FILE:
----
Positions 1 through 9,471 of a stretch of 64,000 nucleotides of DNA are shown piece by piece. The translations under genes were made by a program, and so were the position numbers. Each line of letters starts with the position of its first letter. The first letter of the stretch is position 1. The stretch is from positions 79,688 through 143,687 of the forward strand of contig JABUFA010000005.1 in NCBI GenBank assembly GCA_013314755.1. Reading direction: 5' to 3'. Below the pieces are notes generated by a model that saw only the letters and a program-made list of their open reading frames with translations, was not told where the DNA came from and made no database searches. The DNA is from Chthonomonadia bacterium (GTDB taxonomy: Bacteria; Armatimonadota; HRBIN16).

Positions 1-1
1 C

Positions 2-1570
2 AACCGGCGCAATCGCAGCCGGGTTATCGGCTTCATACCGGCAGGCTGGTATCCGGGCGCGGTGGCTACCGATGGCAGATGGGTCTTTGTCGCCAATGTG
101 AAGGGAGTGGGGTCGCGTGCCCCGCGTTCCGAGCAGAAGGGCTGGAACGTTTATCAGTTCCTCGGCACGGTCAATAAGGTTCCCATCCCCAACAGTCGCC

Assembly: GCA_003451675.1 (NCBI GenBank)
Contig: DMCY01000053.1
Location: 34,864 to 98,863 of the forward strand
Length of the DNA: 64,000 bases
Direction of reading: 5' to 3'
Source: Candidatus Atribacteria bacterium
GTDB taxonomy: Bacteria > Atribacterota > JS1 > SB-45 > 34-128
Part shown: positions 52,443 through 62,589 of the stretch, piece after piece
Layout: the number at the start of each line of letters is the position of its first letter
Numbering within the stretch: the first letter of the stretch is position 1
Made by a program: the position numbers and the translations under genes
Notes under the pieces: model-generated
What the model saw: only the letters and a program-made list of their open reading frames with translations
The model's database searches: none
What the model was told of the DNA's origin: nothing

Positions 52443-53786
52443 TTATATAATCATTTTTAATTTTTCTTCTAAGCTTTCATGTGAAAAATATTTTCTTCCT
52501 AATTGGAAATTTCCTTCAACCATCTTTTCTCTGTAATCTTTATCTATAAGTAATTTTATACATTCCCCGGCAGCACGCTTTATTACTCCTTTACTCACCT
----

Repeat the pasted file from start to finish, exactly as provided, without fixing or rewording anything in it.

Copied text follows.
Positions 1 through 9,471 of a stretch of 64,000 nucleotides of DNA are shown piece by piece. The translations under genes were made by a program, and so were the position numbers. Each line of letters starts with the position of its first letter. The first letter of the stretch is position 1. The stretch is from positions 79,688 through 143,687 of the forward strand of contig JABUFA010000005.1 in NCBI GenBank assembly GCA_013314755.1. Reading direction: 5' to 3'. Below the pieces are notes generated by a model that saw only the letters and a program-made list of their open reading frames with translations, was not told where the DNA came from and made no database searches. The DNA is from Chthonomonadia bacterium (GTDB taxonomy: Bacteria; Armatimonadota; HRBIN16).

Positions 1-1
1 C

Positions 2-1570
2 AACCGGCGCAATCGCAGCCGGGTTATCGGCTTCATACCGGCAGGCTGGTATCCGGGCGCGGTGGCTACCGATGGCAGATGGGTCTTTGTCGCCAATGTG
101 AAGGGAGTGGGGTCGCGTGCCCCGCGTTCCGAGCAGAAGGGCTGGAACGTTTATCAGTTCCTCGGCACGGTCAATAAGGTTCCCATCCCCAACAGTCGCC

Assembly: GCA_003451675.1 (NCBI GenBank)
Contig: DMCY01000053.1
Location: 34,864 to 98,863 of the forward strand
Length of the DNA: 64,000 bases
Direction of reading: 5' to 3'
Source: Candidatus Atribacteria bacterium
GTDB taxonomy: Bacteria > Atribacterota > JS1 > SB-45 > 34-128
Part shown: positions 52,443 through 62,589 of the stretch, piece after piece
Layout: the number at the start of each line of letters is the position of its first letter
Numbering within the stretch: the first letter of the stretch is position 1
Made by a program: the position numbers and the translations under genes
Notes under the pieces: model-generated
What the model saw: only the letters and a program-made list of their open reading frames with translations
The model's database searches: none
What the model was told of the DNA's origin: nothing

Positions 52443-53786
52443 TTATATAATCATTTTTAATTTTTCTTCTAAGCTTTCATGTGAAAAATATTTTCTTCCT
52501 AATTGGAAATTTCCTTCAACCATCTTTTCTCTGTAATCTTTATCTATAAGTAATTTTATACATTCCCCGGCAGCACGCTTTATTACTCCTTTACTCACCT